It happened on a Friday morning in spring 1979. My (then) girlfriend and I left Malibu at about eight o’clock for the hour drive in heavy traffic to Westwood, where we were eager to get in line for the first showing of Woody Allen’s newest film, Manhattan. In the days before multiplexes, even A-list films played in only a few theaters located several zip codes apart.

Sure enough, the line was already formed when we got there, and would quickly grow long enough to sell out—this for a weekday 10 am showing of not the next blockbuster in the Star Wars saga but a Woody Allen film. Everyone was sure he would atone for his last film, Interiors, his stab at a Bergmanesque family drama so intentionally devoid of humor that it was unintentionally hilarious. That it had followed Annie Hall magnified our disappointment with it.

The atmosphere in the auditorium buzzed. Judging by the chatter, I doubt there was anyone among the several hundred people who didn’t know that (a) the film was shot in black and white, and (b) Allen was again working with his favorite cinematographer, Gordon Willis. This was, after all, L.A., where residency is supposed to confer company-town familiarity with everyone and everything Hollywood.

When the lights dimmed, several voices actually ssshed the crowd, something I’d never heard. Once it was dark, the opening notes of Gershwin’s Rhapsody in Blue brought sighs of contentment—except for one thing. The images that had faded in onscreen were blurred. What?

After 20 or 30 seconds of this, I began shouting, “Focus!” Maybe because I’d already done it, no one else yelled. Or maybe it was because, well—

“Hey, man,” the guy behind me said, tapping me on the shoulder, “it’s Gordon Willis.”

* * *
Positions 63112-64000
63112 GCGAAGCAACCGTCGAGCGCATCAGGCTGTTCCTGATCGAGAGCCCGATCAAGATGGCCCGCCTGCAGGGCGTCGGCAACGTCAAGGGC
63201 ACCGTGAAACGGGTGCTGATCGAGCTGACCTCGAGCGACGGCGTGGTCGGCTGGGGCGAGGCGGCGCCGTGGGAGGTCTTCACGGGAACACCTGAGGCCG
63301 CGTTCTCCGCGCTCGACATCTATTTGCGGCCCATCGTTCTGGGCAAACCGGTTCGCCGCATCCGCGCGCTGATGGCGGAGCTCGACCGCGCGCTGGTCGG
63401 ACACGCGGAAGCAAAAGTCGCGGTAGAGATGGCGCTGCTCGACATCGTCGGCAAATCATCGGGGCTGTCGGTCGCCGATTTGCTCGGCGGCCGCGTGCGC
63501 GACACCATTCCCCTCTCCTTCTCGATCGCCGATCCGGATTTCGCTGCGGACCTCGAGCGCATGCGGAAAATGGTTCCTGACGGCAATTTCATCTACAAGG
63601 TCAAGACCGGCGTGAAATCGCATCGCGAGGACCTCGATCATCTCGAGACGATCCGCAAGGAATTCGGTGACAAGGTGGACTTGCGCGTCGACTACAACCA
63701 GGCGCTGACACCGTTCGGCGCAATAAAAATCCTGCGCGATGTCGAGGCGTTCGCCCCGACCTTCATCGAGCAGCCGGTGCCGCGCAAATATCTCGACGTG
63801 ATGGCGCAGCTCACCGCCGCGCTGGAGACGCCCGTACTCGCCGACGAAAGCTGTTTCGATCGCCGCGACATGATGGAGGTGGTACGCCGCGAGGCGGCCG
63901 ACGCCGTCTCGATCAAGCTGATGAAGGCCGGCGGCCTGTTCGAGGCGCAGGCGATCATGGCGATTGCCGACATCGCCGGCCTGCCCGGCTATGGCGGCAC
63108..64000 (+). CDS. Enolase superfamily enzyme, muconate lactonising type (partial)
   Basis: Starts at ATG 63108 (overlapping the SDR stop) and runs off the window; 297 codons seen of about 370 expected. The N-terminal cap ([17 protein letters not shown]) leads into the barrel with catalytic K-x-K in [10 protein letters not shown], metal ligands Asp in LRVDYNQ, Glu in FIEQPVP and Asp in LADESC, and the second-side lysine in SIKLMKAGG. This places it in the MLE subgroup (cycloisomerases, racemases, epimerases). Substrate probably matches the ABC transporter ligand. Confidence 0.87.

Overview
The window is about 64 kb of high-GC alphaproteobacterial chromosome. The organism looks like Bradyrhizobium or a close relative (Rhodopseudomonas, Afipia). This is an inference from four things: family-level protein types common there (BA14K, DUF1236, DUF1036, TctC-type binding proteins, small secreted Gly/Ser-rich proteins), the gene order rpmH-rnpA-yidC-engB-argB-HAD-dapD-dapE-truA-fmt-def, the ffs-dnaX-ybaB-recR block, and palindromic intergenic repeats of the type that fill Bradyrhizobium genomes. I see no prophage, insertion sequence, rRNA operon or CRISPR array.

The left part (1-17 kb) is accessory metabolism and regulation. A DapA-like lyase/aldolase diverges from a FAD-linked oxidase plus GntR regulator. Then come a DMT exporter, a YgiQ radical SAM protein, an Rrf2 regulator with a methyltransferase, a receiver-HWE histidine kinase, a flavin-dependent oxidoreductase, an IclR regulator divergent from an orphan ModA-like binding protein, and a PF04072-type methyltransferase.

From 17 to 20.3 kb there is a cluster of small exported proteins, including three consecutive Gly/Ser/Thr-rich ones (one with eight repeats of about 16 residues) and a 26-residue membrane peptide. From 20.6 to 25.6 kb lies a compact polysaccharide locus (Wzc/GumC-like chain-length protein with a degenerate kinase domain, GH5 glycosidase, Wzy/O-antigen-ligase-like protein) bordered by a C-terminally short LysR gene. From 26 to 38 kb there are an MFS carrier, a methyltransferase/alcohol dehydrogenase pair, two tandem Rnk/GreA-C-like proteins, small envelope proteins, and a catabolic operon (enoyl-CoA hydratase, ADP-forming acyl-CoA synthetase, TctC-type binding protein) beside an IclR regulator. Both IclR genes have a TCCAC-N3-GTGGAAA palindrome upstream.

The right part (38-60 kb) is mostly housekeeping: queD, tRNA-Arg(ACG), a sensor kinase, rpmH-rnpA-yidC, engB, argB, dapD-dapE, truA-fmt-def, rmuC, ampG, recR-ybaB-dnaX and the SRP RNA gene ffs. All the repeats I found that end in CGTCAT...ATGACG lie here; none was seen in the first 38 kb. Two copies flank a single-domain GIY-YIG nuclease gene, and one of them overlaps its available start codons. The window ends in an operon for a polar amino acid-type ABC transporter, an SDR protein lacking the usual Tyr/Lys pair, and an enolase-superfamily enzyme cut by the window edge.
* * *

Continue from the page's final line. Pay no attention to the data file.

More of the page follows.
I looked at him like the idiot he was, turned back around, and shouted “Focus, focus, focus, focus…” Some people actually ssshed me, including the guy behind me.

A few moments later the film stopped and the house lights came on. A young man ran down in front of the screen and apologetically explained that the film had arrived just minutes before the showing, so they hadn’t had time to correct the throw, which apparently was different because of the black and white photography.  He said they were already rewinding and would start the film again in mere seconds.

The lights went down, the music came up, and onscreen appeared gorgeous tableaux of New York City, one shot after another composed like paintings.

After several of them, I turned around to the guy behind me and, with barely suppressed glee, said, “Now that’s Gordon Willis.”



The Los Angeles Times—which intentionally ignored allegations that presidential candidate John Edwards was having an extramarital affair; which has all but ignored the IRS’s targeting of tea-part groups since Lois Lerner invoked the Fifth in front of Congress; which has refused to investigate the death of four Americans, including an ambassador, in Benghazi last fall—finally has a scandal worth devoting 2,200 words to:

Adult film actress Sarah Shevon drove up the Pacific Coast Highway one spring evening last year to a job she said her talent agent had booked for her at a gated Malibu estate on Dume Drive.

Shevon said she came dressed as instructed in a plaid “schoolgirl” skirt and a white blouse knotted up at her midriff, expecting to make $300 to act in a sex scene on camera.

After parking her green 1997 Toyota Tercel in front of the five-bedroom Mediterranean villa, Shevon said, she walked in and met her costar, a well-dressed man who asked to be called “Mr. Rich.”